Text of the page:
The crucial importance of digital literacy in 21st Century math education

A common theme among the articles and videos on this website is the regular use of online resources in developing and using mathematics. The image shown here (which you will find in several of my videos and linked-articles on the site) presents some of the digital tools professional mathematicians use most commonly when working on a problem.

This particular list is based on my own experience over several decades working on problems for industry and various branches of the US government, and in conducting various academic research projects, but also includes two tools (MATLAB and the graphing calculator) that I do not use but many other mathematicians do, which I list as a nod towards others’ toolboxes. I typically use those tools in the order they appear in the display, reading left-to-right.

Whenever I show this image to an audience, I inevitably remark that the use of, in particular, Google and Youtube requires a degree of sophistication in order to (1) find the most useful sites and (2) assess the reliability of the information provided on those sites. Item (1) requires sufficient knowledge to enter keywords and phrases that pull up useful resources; item (2) depends on a skillset generally referred to as digital literacy.

Given the central role of digital tools and online resources in contemporary mathematical praxis, these two skillsets are absolutely critical components in 21st Century mathematical praxis. That means they have to be part of all students’ mathematics education.

The first skillset, being able to make effective use of search engines to navigate to relevant information and online resources, has to be provided in the mathematics class. It is only by having a good, broad overview of a sufficiently large part of the range of mathematical concepts, facts, methods, procedures, and tools that are available, that a student can select keywords and phrases to conduct a productive search. Such an overview can be acquired only by experience, over several years.

Since there is no longer any need for a student to spend many hours practicing the hand execution of mechanical procedures for solving math problems in order to achieve accuracy and speed, the vast amounts of time freed up from what used to be a massive time sink, can be devoted to working on a wide variety of different kinds of problem.

[CAVEAT: Whether an individual teacher has the freedom to follow this strategy is another matter. Sensible implementation of mathematics education along the lines of the Common Core should, in theory, make this possible; indeed, the CCSSM were developed — as standards, not a curriculum — to facilitate this. But I frequently see complaints that various curricula and local school districts still insist on a lot of rote practice of skills that will never be used. Other than use my bully pulpit to try to change that, as I not infrequently do, I cannot remove that obstacle, I’m afraid.]

Turning to the second skillset, assessing the reliability of the information provided on a Web resource, in today’s world that needs to be a major component of almost every classroom subject.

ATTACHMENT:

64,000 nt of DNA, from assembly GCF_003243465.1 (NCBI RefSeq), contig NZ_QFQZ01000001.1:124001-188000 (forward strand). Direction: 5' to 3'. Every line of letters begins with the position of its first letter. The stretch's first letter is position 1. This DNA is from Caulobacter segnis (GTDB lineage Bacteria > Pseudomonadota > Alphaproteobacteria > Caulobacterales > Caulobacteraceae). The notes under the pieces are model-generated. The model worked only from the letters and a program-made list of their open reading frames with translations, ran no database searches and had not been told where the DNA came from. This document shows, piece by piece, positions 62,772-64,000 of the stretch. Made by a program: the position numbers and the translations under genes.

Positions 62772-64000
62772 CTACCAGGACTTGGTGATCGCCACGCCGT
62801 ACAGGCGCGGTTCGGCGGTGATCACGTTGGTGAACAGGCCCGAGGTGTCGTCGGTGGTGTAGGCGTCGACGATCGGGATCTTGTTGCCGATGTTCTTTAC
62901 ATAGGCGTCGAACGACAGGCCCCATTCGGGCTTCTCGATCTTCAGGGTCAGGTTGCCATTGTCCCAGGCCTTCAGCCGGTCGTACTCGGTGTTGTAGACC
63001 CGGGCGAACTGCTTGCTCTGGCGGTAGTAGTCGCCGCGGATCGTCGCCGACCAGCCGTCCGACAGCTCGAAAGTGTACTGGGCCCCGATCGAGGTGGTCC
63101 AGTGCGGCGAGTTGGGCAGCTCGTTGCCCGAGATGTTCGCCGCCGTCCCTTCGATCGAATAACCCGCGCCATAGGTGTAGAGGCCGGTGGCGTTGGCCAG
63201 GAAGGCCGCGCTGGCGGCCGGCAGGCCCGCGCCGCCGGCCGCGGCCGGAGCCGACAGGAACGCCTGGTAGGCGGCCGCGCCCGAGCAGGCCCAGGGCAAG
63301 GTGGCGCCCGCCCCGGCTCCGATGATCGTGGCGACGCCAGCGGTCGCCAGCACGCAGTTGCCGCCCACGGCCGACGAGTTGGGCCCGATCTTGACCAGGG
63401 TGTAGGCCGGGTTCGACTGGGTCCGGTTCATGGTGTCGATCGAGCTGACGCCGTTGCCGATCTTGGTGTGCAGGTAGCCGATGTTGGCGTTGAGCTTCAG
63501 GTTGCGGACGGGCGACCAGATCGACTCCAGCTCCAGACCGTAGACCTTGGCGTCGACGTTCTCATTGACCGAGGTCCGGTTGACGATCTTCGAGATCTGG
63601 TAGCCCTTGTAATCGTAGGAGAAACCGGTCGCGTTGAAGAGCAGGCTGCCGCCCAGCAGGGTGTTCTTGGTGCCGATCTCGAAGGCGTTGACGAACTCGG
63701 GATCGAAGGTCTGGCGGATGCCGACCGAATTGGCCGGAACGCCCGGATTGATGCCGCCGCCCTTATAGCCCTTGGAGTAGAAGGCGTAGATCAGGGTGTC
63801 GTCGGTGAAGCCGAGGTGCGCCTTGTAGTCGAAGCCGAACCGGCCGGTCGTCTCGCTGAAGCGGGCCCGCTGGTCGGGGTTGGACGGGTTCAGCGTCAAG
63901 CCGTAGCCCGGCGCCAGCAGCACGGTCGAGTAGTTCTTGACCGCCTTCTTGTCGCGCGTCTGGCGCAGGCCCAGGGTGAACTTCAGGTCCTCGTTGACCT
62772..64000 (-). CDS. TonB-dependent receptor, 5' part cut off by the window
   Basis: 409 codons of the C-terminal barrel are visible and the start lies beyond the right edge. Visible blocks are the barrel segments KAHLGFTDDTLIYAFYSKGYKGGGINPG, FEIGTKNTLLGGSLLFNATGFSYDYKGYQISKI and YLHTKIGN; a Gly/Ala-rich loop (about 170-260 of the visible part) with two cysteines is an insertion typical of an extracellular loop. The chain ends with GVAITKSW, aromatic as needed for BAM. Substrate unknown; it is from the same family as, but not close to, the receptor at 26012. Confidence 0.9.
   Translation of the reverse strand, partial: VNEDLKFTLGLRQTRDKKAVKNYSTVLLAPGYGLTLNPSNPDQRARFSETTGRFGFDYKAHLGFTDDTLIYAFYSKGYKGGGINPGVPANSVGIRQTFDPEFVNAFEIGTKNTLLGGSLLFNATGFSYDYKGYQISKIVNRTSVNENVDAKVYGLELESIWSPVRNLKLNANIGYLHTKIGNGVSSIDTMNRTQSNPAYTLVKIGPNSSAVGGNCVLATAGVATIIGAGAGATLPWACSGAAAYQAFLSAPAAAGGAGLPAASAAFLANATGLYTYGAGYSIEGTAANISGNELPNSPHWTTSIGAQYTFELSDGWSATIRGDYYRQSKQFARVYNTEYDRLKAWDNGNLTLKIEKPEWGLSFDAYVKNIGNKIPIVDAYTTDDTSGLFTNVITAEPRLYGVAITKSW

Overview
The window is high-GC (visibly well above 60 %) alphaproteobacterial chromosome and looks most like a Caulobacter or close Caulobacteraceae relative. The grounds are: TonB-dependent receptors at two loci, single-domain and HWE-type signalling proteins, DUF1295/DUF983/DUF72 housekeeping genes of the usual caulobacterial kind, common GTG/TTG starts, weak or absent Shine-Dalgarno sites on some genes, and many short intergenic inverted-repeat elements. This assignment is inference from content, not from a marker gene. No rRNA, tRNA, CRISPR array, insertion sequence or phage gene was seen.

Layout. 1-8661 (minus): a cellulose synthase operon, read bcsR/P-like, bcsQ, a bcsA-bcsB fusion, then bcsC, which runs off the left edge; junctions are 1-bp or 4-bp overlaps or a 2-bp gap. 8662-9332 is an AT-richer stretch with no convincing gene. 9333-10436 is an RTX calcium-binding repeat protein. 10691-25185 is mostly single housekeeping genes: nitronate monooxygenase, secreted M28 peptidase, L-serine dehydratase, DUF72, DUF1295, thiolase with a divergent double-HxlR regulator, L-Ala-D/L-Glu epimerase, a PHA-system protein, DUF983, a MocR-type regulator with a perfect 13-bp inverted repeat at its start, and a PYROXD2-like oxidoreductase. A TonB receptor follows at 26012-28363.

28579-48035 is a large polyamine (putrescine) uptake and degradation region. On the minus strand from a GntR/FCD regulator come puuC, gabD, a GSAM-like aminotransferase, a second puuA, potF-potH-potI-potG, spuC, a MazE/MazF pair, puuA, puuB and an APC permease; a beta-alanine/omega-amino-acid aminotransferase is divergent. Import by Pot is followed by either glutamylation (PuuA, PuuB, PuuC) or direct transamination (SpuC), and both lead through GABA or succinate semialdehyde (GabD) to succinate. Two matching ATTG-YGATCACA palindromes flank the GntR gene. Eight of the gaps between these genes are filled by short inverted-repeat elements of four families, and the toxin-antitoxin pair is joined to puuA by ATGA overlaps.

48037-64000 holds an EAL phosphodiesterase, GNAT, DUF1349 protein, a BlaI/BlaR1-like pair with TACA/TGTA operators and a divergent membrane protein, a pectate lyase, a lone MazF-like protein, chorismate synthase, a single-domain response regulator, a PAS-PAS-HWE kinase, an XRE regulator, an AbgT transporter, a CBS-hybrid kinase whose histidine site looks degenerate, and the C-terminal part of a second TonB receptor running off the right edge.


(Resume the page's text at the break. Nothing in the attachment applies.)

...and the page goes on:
In the case of Wikipedia, which is high on my list of mathematical tools, for post-secondary mathematics it is an efficient and highly reliable resource to find out about any particular mathematical definition, concept, or technique — its reliability being a consequence of the fact that only knowledgeable professional mathematicians are able to contribute at that level. Unfortunately, the same cannot be said for K-12 mathematics. 

For example, a quick look as I was writing this post showed that the Wikipedia entry for multiplication is highly misleading. In fact, it used to be plain wrong until I wrote a series of articles for the Mathematical Association of America a few years ago. [See the section on Multiplication in this compilation post.] However, while the current entry is not exactly wrong, its misleading nature is a pedagogic disaster in the making. It therefore provides a good example of why the wise teacher or student should use Wikipedia with extreme caution as a resource for K-12 mathematics.

Ditto for Google, Youtube, and any other online resource. “Buyer beware” needs to be the guiding principle.

Unfortunately, a recent report from Stanford’s Graduate School of Education (see momentarily) indicates that for the most part, America’s school system is doing a terrible job in making sure students acquire the digital literacy skills that are of such critical importance to everyone in today’s world.

Note: I am not pointing a finger at any one person or any one group here. It is the education system that’s failing our students. And not just at K-12 level. Higher education too needs to do a lot more to ensure all students acquire the digital literacy that is now an essential life skill.

The Stanford report focuses on Civics, a domain where the very functioning of democracy and government requires high levels of digital literacy, as highlighted by the massive growth of “fake news” in the period leading up to the 2016 U.S. election, and subsequently. But the basic principles of digital literacy apply equally to mathematics and pretty well any discipline where online resources are used (which is pretty well any discipline, of course). So the Stanford report provides an excellent pointer to what needs to be done in all school subjects, including mathematics.